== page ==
VIERA, Fla. - On Thursday, after reliever Henry Rodriguez had delivered yet another scoreless inning of work without allowing a base runner, Nationals pitching coach Steve McCatty turned to manager Davey Johnson and delivered a sentence which would've been laughable not all that long ago.
"Can you believe Henry probably has the best command on the staff?" McCatty said.
Yes, McCatty was referring to the Henry Rodriguez who had 14 wild pitches last season, nine more than any other Nationals hurler. He was referring to the Henry Rodriguez whose 45 walks in 2011 rivaled the base-on-ball totals of starting pitchers who had thrown nearly three times as many innings, and the Henry Rodriguez who, on occasion, has been known to send a screaming fastball all the way to the backstop.
This spring, however, "Bad Henry" is nowhere to be found. It's been nearly all positive for the 25-year-old fire-balling Venezuelan this camp, as he's been able to control his triple-digit fastball, find a groove and minimize the wildness which to an extent has limited his promising career.
"He's in a real good spot right now," Johnson said yesterday, after Rodriguez struck out one in a scoreless frame against the Orioles.
Overall this spring, Rodriguez has yet to give up a run in seven innings. Perhaps even more impressive, however, is that he's allowed just five total base runners (two hits, two walks and one hit batter), while still striking out six.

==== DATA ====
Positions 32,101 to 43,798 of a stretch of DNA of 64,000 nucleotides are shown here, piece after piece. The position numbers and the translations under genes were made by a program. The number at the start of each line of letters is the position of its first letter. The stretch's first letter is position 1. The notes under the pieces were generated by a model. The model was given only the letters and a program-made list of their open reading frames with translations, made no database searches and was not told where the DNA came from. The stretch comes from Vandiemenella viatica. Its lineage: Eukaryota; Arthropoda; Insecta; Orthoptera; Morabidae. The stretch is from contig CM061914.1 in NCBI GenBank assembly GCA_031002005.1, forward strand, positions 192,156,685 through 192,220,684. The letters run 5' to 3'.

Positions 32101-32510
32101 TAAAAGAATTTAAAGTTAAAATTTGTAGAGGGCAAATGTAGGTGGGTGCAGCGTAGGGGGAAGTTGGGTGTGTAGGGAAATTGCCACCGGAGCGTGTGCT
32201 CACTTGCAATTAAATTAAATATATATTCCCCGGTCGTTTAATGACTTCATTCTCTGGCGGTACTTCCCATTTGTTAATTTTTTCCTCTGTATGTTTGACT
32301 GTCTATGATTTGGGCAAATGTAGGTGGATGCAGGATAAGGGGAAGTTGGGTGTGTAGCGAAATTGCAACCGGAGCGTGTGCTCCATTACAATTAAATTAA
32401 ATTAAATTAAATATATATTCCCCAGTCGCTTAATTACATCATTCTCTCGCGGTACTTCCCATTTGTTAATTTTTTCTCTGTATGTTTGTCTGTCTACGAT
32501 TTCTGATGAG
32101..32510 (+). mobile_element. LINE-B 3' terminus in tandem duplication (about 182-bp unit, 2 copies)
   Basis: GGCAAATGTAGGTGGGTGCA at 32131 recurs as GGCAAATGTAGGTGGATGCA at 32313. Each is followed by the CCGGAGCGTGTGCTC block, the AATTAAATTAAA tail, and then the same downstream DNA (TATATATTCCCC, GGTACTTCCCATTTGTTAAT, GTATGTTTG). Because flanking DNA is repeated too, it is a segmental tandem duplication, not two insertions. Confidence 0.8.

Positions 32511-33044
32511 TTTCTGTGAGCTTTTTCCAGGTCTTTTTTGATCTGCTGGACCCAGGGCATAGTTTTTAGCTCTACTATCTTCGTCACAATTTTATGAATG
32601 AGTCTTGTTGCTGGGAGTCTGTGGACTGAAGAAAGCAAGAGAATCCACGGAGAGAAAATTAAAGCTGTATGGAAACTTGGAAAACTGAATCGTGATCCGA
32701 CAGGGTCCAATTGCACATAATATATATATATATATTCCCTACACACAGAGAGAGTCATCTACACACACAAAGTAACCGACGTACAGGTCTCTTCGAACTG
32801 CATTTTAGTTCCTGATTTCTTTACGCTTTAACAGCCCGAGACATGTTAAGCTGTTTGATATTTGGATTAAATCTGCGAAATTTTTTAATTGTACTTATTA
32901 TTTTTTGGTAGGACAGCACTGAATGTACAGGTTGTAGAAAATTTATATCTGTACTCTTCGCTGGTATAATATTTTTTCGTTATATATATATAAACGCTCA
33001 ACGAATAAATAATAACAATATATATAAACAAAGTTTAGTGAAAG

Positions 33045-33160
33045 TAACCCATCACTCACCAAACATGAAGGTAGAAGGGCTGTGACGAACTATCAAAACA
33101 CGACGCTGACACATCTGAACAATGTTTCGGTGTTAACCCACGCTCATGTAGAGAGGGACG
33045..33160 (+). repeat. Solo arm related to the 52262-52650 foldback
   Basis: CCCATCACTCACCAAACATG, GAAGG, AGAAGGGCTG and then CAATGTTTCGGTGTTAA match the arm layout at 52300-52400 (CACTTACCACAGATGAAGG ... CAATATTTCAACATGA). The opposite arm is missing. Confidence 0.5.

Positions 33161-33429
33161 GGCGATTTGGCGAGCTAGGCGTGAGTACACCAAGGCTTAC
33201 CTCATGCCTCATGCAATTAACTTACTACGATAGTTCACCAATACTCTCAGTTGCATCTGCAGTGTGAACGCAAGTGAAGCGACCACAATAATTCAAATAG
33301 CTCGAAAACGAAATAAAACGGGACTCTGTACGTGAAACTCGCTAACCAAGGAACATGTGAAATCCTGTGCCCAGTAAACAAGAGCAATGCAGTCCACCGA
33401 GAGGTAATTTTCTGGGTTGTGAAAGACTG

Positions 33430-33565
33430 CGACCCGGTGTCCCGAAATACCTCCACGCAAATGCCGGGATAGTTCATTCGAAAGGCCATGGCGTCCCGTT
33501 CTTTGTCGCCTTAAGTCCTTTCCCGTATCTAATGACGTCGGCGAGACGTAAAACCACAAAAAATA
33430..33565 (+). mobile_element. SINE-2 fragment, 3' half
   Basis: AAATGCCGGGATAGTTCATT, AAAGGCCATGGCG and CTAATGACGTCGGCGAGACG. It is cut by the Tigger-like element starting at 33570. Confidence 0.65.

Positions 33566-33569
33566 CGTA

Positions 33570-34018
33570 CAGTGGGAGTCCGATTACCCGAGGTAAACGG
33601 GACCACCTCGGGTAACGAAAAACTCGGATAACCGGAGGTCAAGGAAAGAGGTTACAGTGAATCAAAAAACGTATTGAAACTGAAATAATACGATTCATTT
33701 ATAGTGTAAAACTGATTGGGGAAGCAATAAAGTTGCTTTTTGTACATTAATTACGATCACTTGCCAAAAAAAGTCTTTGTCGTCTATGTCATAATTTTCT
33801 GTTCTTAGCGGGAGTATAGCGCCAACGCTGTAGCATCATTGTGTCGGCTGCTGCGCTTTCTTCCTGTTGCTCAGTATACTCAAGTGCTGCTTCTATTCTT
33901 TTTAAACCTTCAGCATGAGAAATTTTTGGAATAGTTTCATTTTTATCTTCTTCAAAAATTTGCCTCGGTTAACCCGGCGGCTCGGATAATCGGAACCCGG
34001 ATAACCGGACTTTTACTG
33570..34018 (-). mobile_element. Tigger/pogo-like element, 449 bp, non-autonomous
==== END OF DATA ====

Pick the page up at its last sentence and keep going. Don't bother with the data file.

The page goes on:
"He's picking up what he did last year," Johnson said. "He's been great. Staying within himself, throwing a lot of quality pitches. It's nice to watch. Under control. He looked like he was pitching at 96 (mph) instead of trying to pitch at 100. He's nasty. Much calmer, under control. And that's what I basically saw the last two months of (last) season."
Johnson, who took over the managerial reins late last season, watched up close as Rodriguez found a zone in August and September. The righty allowed an earned run in just two of his final 22 appearances last year, lowering his ERA over a full point and allowing him to end the season with a 3.56 ERA.
Rodriguez has been pitching so well, in fact, that Johnson said yesterday he would consider using the hard-throwing reliever in save situations if closer Drew Storen isn't ready to open the season because of elbow inflammation. That idea might have made some Nats fans shudder around this time last season, when Rodriguez was posting a 7.71 spring ERA, but Rodriguez has changed his mindset since then, and the results have been impressive.
"I just basically am learning from the years I've been having," Rodriguez said recently, with teammate Andres Blanco serving as his interpreter. "Now, I know I don't need to do too much. I just concentrate on my pitch and the location.
"The years before, I tried to overdo it too much. Now, I know this. I realize that I need to take off a few miles and (pitch) under control."